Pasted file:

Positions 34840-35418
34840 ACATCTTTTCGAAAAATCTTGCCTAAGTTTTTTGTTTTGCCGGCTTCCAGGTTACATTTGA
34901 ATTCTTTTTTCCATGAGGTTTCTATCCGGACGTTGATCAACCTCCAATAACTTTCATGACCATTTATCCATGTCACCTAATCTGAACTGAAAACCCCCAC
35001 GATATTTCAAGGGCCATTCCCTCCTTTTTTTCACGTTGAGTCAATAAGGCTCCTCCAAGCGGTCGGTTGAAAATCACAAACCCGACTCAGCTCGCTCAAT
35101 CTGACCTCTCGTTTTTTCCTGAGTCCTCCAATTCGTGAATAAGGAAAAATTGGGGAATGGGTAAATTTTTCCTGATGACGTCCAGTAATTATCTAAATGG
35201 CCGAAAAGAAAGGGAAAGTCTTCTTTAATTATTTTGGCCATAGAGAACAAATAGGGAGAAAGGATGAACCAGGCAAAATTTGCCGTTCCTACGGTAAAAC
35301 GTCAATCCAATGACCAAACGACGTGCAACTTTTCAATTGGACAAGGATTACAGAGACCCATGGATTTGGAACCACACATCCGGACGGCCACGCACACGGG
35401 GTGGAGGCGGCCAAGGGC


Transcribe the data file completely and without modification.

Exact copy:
Positions 34840-35418
34840 ACATCTTTTCGAAAAATCTTGCCTAAGTTTTTTGTTTTGCCGGCTTCCAGGTTACATTTGA
34901 ATTCTTTTTTCCATGAGGTTTCTATCCGGACGTTGATCAACCTCCAATAACTTTCATGACCATTTATCCATGTCACCTAATCTGAACTGAAAACCCCCAC
35001 GATATTTCAAGGGCCATTCCCTCCTTTTTTTCACGTTGAGTCAATAAGGCTCCTCCAAGCGGTCGGTTGAAAATCACAAACCCGACTCAGCTCGCTCAAT
35101 CTGACCTCTCGTTTTTTCCTGAGTCCTCCAATTCGTGAATAAGGAAAAATTGGGGAATGGGTAAATTTTTCCTGATGACGTCCAGTAATTATCTAAATGG
35201 CCGAAAAGAAAGGGAAAGTCTTCTTTAATTATTTTGGCCATAGAGAACAAATAGGGAGAAAGGATGAACCAGGCAAAATTTGCCGTTCCTACGGTAAAAC
35301 GTCAATCCAATGACCAAACGACGTGCAACTTTTCAATTGGACAAGGATTACAGAGACCCATGGATTTGGAACCACACATCCGGACGGCCACGCACACGGG
35401 GTGGAGGCGGCCAAGGGC